A few excerpts from an article by Jon Hilsenrath at the WSJ: Divided Federal Reserve Is Inclined to Stand Pat
Federal Reserve officials, lacking a strong consensus for action a week before their next policy meeting, are leaning toward waiting until late in the year before raising short-term interest rates.
Officials release updated projections next week, and those could come down as officials coalesce around a view that rates will rise at an exceptionally gradual pace in the months ahead. Two rate increases in 2016 look especially unlikely.
At the same time, the Fed could present a more optimistic view about risks to the economic outlook. Early in the year, officials worried that a range of issues could derail growth and hiring. That included market turbulence tied to worries about China’s economy and to Britain’s decision to leave the European Union. Those worries have dissipated.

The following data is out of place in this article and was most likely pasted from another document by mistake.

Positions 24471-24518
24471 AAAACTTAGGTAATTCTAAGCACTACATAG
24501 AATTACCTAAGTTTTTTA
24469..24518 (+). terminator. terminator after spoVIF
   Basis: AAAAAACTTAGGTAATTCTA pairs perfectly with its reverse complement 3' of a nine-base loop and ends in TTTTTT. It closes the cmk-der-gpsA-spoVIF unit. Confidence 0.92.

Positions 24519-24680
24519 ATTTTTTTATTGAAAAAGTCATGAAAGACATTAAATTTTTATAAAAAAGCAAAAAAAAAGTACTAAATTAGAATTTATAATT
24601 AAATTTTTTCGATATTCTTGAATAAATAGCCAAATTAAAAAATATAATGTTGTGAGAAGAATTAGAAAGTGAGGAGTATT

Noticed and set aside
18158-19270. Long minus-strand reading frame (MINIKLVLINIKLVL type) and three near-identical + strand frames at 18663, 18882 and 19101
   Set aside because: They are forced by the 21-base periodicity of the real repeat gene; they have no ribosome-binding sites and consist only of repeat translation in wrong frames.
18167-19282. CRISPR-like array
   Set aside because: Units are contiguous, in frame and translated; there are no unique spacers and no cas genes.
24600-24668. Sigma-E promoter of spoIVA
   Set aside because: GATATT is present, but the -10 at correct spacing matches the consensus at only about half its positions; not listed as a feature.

After flagging their worries for several months about risks to the economic outlook, officials could revert to calling these risks “balanced,” meaning the central bankers have become more open to raising rates later this year, as long as the economy doesn’t stumble in the weeks ahead.
And from Goldman Sachs chief economist Jan Hatzius: Lack of a Clear Signal from the FOMC Lowers Odds of a September Hike
A series of speeches by Fed officials concluded today with remarks by Governor Brainard. A common theme was the absence of a clear signal that the FOMC is likely to hike in September. The lack of a signal is meaningful because if action were likely, the committee would normally make an effort to nudge the market toward anticipating a hike.
Goldman sees a 65% change of a rate hike by December.